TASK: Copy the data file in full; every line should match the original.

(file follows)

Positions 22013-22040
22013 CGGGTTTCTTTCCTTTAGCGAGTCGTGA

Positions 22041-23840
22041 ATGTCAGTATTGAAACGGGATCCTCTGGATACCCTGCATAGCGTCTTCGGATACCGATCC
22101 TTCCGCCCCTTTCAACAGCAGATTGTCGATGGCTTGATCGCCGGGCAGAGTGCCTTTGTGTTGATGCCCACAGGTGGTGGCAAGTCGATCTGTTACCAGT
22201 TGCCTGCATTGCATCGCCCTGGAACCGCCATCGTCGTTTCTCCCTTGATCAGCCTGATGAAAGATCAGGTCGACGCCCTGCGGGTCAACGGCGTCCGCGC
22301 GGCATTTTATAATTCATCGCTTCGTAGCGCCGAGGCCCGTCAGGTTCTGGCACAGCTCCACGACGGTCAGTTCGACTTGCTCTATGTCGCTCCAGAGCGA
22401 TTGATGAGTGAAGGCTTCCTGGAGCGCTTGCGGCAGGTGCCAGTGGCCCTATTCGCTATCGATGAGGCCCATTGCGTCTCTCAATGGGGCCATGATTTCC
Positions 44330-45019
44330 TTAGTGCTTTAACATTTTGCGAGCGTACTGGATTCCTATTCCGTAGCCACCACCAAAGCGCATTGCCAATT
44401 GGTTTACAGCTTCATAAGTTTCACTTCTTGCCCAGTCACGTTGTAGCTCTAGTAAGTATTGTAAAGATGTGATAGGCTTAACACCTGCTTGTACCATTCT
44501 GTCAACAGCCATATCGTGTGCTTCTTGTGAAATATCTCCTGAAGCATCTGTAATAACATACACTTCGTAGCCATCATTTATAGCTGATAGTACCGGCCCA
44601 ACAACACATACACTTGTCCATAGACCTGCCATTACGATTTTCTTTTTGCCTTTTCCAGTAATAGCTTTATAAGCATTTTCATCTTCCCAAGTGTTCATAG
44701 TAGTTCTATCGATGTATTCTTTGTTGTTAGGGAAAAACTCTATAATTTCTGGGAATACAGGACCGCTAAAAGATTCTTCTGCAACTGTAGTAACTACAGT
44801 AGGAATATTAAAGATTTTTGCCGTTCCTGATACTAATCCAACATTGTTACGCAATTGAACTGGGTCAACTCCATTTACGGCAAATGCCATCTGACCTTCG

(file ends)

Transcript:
Positions 22013-22040
22013 CGGGTTTCTTTCCTTTAGCGAGTCGTGA

Positions 22041-23840
22041 ATGTCAGTATTGAAACGGGATCCTCTGGATACCCTGCATAGCGTCTTCGGATACCGATCC
22101 TTCCGCCCCTTTCAACAGCAGATTGTCGATGGCTTGATCGCCGGGCAGAGTGCCTTTGTGTTGATGCCCACAGGTGGTGGCAAGTCGATCTGTTACCAGT
22201 TGCCTGCATTGCATCGCCCTGGAACCGCCATCGTCGTTTCTCCCTTGATCAGCCTGATGAAAGATCAGGTCGACGCCCTGCGGGTCAACGGCGTCCGCGC
22301 GGCATTTTATAATTCATCGCTTCGTAGCGCCGAGGCCCGTCAGGTTCTGGCACAGCTCCACGACGGTCAGTTCGACTTGCTCTATGTCGCTCCAGAGCGA
22401 TTGATGAGTGAAGGCTTCCTGGAGCGCTTGCGGCAGGTGCCAGTGGCCCTATTCGCTATCGATGAGGCCCATTGCGTCTCTCAATGGGGCCATGATTTCC
Positions 44330-45019
44330 TTAGTGCTTTAACATTTTGCGAGCGTACTGGATTCCTATTCCGTAGCCACCACCAAAGCGCATTGCCAATT
44401 GGTTTACAGCTTCATAAGTTTCACTTCTTGCCCAGTCACGTTGTAGCTCTAGTAAGTATTGTAAAGATGTGATAGGCTTAACACCTGCTTGTACCATTCT
44501 GTCAACAGCCATATCGTGTGCTTCTTGTGAAATATCTCCTGAAGCATCTGTAATAACATACACTTCGTAGCCATCATTTATAGCTGATAGTACCGGCCCA
44601 ACAACACATACACTTGTCCATAGACCTGCCATTACGATTTTCTTTTTGCCTTTTCCAGTAATAGCTTTATAAGCATTTTCATCTTCCCAAGTGTTCATAG
44701 TAGTTCTATCGATGTATTCTTTGTTGTTAGGGAAAAACTCTATAATTTCTGGGAATACAGGACCGCTAAAAGATTCTTCTGCAACTGTAGTAACTACAGT
44801 AGGAATATTAAAGATTTTTGCCGTTCCTGATACTAATCCAACATTGTTACGCAATTGAACTGGGTCAACTCCATTTACGGCAAATGCCATCTGACCTTCG